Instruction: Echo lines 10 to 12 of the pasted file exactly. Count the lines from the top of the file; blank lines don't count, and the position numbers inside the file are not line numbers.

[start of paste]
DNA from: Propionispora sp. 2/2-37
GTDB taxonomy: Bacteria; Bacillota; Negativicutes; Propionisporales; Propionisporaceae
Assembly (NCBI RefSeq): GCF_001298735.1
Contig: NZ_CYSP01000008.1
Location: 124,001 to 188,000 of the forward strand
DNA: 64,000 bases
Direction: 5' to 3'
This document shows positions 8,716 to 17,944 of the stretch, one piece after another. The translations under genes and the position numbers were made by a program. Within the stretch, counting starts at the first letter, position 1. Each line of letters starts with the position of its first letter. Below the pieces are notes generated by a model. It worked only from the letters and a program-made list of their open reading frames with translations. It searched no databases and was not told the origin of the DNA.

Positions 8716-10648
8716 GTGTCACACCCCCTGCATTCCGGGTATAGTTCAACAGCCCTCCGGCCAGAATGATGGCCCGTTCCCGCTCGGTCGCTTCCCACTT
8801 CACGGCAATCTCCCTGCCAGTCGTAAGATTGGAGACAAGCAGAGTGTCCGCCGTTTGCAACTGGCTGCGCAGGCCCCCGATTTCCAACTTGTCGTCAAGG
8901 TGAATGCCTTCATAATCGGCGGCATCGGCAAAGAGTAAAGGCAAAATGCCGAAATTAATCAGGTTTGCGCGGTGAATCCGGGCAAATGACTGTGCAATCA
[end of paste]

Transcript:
8716 GTGTCACACCCCCTGCATTCCGGGTATAGTTCAACAGCCCTCCGGCCAGAATGATGGCCCGTTCCCGCTCGGTCGCTTCCCACTT
8801 CACGGCAATCTCCCTGCCAGTCGTAAGATTGGAGACAAGCAGAGTGTCCGCCGTTTGCAACTGGCTGCGCAGGCCCCCGATTTCCAACTTGTCGTCAAGG
8901 TGAATGCCTTCATAATCGGCGGCATCGGCAAAGAGTAAAGGCAAAATGCCGAAATTAATCAGGTTTGCGCGGTGAATCCGGGCAAATGACTGTGCAATCA